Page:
A Weekend in Louisville: Fall Edition


We moved to Louisville three days after we eloped in late July 2016. Since we both had two weeks after moving before our jobs started, the hashtag #phoneymoon was employed more than once as we familiarized ourselves with our new home.

Our short-term rental was in the Highlands, and our bungalow (that we bungalove) is in Germantown/Schnitzelburg, but biking around town helped us orient ourselves quickly, understanding how the many neighborhoods of Louisville interconnect.

LouLift now has a fare-free route from Downtown to Churchill Downs, in addition to their established fare-free route from Downtown to Nulu, making it easy to traverse a lot of ground without a car.

We love our new city and have learned a lot in the two years we’ve been here. As Airbnb Superhosts, we regularly play tour guide to our guests and wanted to share some of what we’ve learned with you, too.

Since it’s fall, we thought we’d highlight some of the outdoor gems and suggestions for a weekend in Louisville.



11:30 a.m. Start with lunch in one of the shipping containers at Royals Hot Chicken (736 E. Market) in Nulu. Despite the meat-forward name, there is also stellar Southern Fried Tofu ($9, with one side—I recommend the pinto beans & kale with benne). Perry’s go-to is the 2-piece Jumbo Chicken Tenders (hot) with spicy potato wedges and Green Goddess dipping sauce ($7.5). I prefer the Feast BBQ sauce myself. If you’re into day-drinking, the bourbon slushies are beloved, and there’s an 8 oz. option, so you don’t have to commit to a 16 oz.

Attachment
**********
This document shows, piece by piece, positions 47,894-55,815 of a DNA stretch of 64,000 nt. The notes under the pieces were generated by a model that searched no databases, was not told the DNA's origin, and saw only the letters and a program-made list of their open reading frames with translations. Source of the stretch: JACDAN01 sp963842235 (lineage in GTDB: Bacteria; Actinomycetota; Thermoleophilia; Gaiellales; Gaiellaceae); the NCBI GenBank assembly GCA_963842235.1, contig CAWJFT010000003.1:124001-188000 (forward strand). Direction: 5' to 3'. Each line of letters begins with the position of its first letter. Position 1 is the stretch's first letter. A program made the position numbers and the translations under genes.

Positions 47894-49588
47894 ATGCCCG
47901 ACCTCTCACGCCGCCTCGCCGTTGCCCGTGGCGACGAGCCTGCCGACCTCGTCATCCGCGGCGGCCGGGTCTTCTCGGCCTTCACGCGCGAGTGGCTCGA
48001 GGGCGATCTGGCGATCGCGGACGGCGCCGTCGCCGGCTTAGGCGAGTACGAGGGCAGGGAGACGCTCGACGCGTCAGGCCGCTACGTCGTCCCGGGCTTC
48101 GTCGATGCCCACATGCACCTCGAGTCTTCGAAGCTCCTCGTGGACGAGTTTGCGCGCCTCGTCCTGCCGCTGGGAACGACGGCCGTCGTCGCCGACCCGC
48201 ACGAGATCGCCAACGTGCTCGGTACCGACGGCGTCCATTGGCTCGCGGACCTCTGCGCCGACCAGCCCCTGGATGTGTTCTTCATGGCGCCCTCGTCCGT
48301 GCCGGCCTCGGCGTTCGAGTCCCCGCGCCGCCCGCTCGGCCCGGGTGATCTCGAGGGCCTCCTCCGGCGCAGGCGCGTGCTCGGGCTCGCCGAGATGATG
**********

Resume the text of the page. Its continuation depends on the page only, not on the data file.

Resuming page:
1 p.m. Continue with the shipping container theme, and go on a distillery tour at Copper & Kings (1121 E. Washington St.).  Copper & Kings does sonic-aging, so you get to experience some of the barrels’ playlist on your tour. Though bourbon is king is Lousville, this brandy (and absinthe) distillery easily holds its own. You can get samples in the machine in the gift shop if you don’t feel like committing to a tour.

copper and kings

2:30 p.m. Go play some games of ping pong at Garage Bar (700 E. Market) on its cool tables made out of repurposed car parts. You purchase balls from a quarter machine inside. The pizza at Garage Bar is delicious, too–we recommend adding fried kale or arugula to your pie.


5 p.m. Take a free guided docent tour of the latest contemporary art exhibit at 21c (700 W. Main). Arrive a little early and go to the charmingly wallpapered bar for a cocktail or beer to accompany you on the tour.

6:30 p.m. Leave Kentucky. By that, I mean: take a stroll across the Big Four Bridge that joins Louisville and Jeffersonville, IN. The lore is that it’s a mile wide (in fact, Mile Wide Brewery celebrates this lore with its name). There are bike rentals available near the entry ramp if you’d prefer to ride. My mom and I rented a 2-seater trike on one of her visits.


7:30 p.m. Play some giant Jenga in the beer garden at Parlour (131 W. Chestnut) and have a pizza, too.

10 p.m. Go have a cocktail in one of the secret rooms in the speakeasy-style bar Hell or High Water (112 W. Washington). You’ll need to make a reservation for this. Once you arrive at the address, look for the round light–this is the entrance (it’s unmarked otherwise). All the bartenders and servers dress in ‘20s attire; if you want to play along, rent flapper-wear or a suit at Nitty Gritty Vintage & Costumes (996 Barrett Ave).


8 a.m. Grab a coffee and sit among the terrariums at Safai (1707 Bardstown Rd.).